When?

We had planned to sell our pasture-raised pork on our website, but in 2016 and 2017 it has been sold out locally.  We will be raising a few more pigs in 2018, so are excited to be offering the chance to pre-order pork for the next fall. Please contact us if you would like to book a 1/2 pork.  You’ll need about three cubic feet of freezer space for 1/2. In 2017 our halves of pork averaged 70 lbs.

Our pork is usually ready by late November. You’ll have pastured bacon for Christmas morning!

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Fried Cutlets

Box H grass finished beef cutlets are a tenderized steak from the “round”, the rear leg/rump area of the cow. This area is well exercised, and is also quite lean. Slow cooking roasts and steaks from the round is a great way to tenderize this meat, but we don’t always have time for that!  These thin, tenderized steaks make for a very quick and tasty meal.  My recipe comes from The Pioneer Woman’s Fried Round Steak. Check out her website to see photos and further directions. If you’d prefer not to fry your steaks, there are plenty of oven-baked tenderized round steak recipes out there too!

How to buy

Our cutlets are available directly from Box H Farm. Visit our farm shop online or in person to buy. We are offering free delivery on all beef orders in November to Regina, Weyburn and surrounding rural areas! Contact us or read more here to learn about this special. You can also buy our 2 lb cutlet and sausage package from Local & Fresh. Enjoy 1 pound of beef and onion sausage and 1 pound of cutlets, delivered to you by the great team at Local & Fresh!

November *free delivery* special!

In the month of November, we are offering free delivery to your home in Regina or Weyburn on all beef purchases!  Order online or contact us by phone or email to place your order.

How do I get free delivery?

Shop for your beef package and use the coupon code FreeDelivery2017 to apply the free shipping option. We will contact you at the phone number or email you provide to set up a delivery date. There is no minimum order amount!  Add honey to your beef purchase and we will deliver that too!  We can’t wait to meet you!Two boxes stacked. Grass finished mixed eighth pack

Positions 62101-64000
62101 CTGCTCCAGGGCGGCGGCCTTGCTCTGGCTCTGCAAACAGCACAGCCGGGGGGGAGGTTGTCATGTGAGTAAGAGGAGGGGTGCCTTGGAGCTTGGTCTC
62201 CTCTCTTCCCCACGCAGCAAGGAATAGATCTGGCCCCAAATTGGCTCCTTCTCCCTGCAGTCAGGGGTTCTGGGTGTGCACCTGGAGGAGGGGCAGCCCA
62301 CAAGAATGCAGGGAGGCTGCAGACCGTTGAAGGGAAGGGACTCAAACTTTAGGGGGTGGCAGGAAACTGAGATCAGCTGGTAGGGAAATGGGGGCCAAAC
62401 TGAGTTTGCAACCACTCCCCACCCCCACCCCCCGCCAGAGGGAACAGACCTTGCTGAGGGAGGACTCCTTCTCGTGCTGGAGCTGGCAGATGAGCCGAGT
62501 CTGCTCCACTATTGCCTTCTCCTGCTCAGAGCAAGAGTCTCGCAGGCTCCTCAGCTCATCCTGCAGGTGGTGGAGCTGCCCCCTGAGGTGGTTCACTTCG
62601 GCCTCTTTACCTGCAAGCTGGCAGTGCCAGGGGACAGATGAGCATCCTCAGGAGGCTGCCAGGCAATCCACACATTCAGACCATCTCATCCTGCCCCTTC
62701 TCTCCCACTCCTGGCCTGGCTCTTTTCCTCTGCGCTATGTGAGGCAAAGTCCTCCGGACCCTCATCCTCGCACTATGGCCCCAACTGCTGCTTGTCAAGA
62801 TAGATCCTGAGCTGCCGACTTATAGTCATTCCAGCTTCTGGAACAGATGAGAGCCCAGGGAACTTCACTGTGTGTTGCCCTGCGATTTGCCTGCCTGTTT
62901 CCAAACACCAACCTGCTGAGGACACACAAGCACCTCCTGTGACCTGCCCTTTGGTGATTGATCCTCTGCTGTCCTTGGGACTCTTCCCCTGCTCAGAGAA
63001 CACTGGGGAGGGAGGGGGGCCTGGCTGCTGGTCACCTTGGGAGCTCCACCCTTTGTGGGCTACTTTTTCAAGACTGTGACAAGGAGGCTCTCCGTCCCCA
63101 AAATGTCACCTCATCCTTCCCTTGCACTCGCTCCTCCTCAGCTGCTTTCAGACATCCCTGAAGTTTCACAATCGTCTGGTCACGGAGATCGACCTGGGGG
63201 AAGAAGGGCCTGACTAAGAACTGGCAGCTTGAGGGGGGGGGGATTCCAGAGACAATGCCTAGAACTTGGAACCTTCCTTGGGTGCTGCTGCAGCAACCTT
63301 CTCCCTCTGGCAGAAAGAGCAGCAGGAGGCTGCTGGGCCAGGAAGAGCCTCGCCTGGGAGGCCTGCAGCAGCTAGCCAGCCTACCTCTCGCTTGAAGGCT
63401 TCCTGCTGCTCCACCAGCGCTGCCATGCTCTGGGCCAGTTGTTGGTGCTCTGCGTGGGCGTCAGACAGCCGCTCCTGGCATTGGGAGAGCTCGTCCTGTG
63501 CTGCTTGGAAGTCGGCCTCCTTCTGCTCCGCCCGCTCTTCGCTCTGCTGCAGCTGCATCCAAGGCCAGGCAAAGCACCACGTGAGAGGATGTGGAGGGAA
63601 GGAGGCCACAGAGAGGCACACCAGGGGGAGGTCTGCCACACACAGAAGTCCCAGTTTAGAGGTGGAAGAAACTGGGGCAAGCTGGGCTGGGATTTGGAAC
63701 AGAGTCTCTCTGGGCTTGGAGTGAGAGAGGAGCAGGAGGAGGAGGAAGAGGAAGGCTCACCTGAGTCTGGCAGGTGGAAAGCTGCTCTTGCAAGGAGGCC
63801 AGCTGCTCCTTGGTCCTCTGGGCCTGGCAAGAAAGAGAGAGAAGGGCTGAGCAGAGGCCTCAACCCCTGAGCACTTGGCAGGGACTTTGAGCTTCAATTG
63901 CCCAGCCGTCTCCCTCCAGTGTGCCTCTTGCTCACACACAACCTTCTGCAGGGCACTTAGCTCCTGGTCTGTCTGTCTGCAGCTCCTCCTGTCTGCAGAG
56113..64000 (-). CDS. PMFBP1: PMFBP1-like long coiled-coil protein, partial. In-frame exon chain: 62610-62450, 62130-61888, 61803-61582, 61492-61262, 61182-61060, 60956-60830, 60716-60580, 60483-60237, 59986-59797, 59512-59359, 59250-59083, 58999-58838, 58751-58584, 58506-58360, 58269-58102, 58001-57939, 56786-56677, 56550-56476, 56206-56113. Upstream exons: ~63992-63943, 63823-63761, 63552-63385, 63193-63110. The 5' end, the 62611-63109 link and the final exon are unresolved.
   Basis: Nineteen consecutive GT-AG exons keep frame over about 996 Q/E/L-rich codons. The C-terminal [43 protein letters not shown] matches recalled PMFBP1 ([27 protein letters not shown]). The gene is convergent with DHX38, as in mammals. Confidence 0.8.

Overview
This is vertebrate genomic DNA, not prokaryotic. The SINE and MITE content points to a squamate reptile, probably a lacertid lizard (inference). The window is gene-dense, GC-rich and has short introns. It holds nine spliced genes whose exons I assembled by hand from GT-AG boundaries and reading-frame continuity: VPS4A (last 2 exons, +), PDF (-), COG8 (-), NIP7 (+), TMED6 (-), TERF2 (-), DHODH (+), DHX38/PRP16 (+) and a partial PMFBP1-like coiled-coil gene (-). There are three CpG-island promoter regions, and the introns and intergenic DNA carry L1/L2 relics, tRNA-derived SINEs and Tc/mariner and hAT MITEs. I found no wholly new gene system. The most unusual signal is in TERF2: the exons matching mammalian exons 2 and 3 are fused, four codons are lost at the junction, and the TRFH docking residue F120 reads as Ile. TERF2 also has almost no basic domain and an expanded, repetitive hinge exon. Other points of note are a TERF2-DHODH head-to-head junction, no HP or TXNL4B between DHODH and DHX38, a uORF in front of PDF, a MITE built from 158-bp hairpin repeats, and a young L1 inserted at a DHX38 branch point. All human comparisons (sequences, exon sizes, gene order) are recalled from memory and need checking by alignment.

Still have questions?

Call or email us anytime to learn more about our grass-finished beef or how the free delivery option works. Our contact info is at: https://www.boxhfarm.ca/contact-us/

Priazo

This recipe makes two “pies” bakes in bread dough and filled with ground beef and pepperoni. They puff up when you bake them and my family really likes this meal. The leftovers seem to disappear too, but with two teenagers in the house, leftovers seem to be rare!  I think this recipe came from the Western Producer paper originally.

Grass fed beef

Box H Farm’s lean ground beef packages are sold through Local & Fresh and on our website. If you’re in Regina or Weyburn, we have a special coming up with free delivery to those cities. Contact us to learn more.

No clouds but some silver linings

No clouds

If the news reports are right, our little part of the world is experiencing one of the driest summers in the past 150 years. With only about two inches of rain since our snow melted, this has been a tough summer.  We’ve done all we can to protect our land including selling cows and buying hay.  We have spent years trying to build soil, but this has been a year to try not to lose ground.

Silver linings

The Environmental Stewardship Award (TESA)

While we haven’t enjoyed the weather much, this has been a great summer overall!  We were honoured to receive Saskatchewan’s TESA award this summer.  This award recognized cattle producers for excellence in protecting and enhancing the environment. Winning the award gave us the chance to attend the Canadian Beef Industry Conference, and meet environmental award recipients from the other provinces. It was inspiring to hear about the great work others are doing for the environment and their communities. You can read an article about the award here.

Family receiving environmental stewardship award on stage

Our family receiving the Saskatchewan TESA Award in Moose Jaw in June.

Great partnerships

Working with some great people to sell our beef has also been a highlight!  We’ve been lucky to sell our beef through Local & Fresh in Regina and Weyburn, and to sell beef to Reid’s Artisanal Butchery.  It’s been such a good learning experience for us to work with Greg Reid, and learn more about beef from the point of view of a chef and butcher.

My takeaway from this summer is that while we do have to deal with the realities of life, we shouldn’t spend time dwelling on what we can’t change. Weather will always be a challenge to those of us who earn our living from the land. Let’s celebrate our successes, and those of others.

But I still can’t help checking out the window for clouds each morning…

-Laura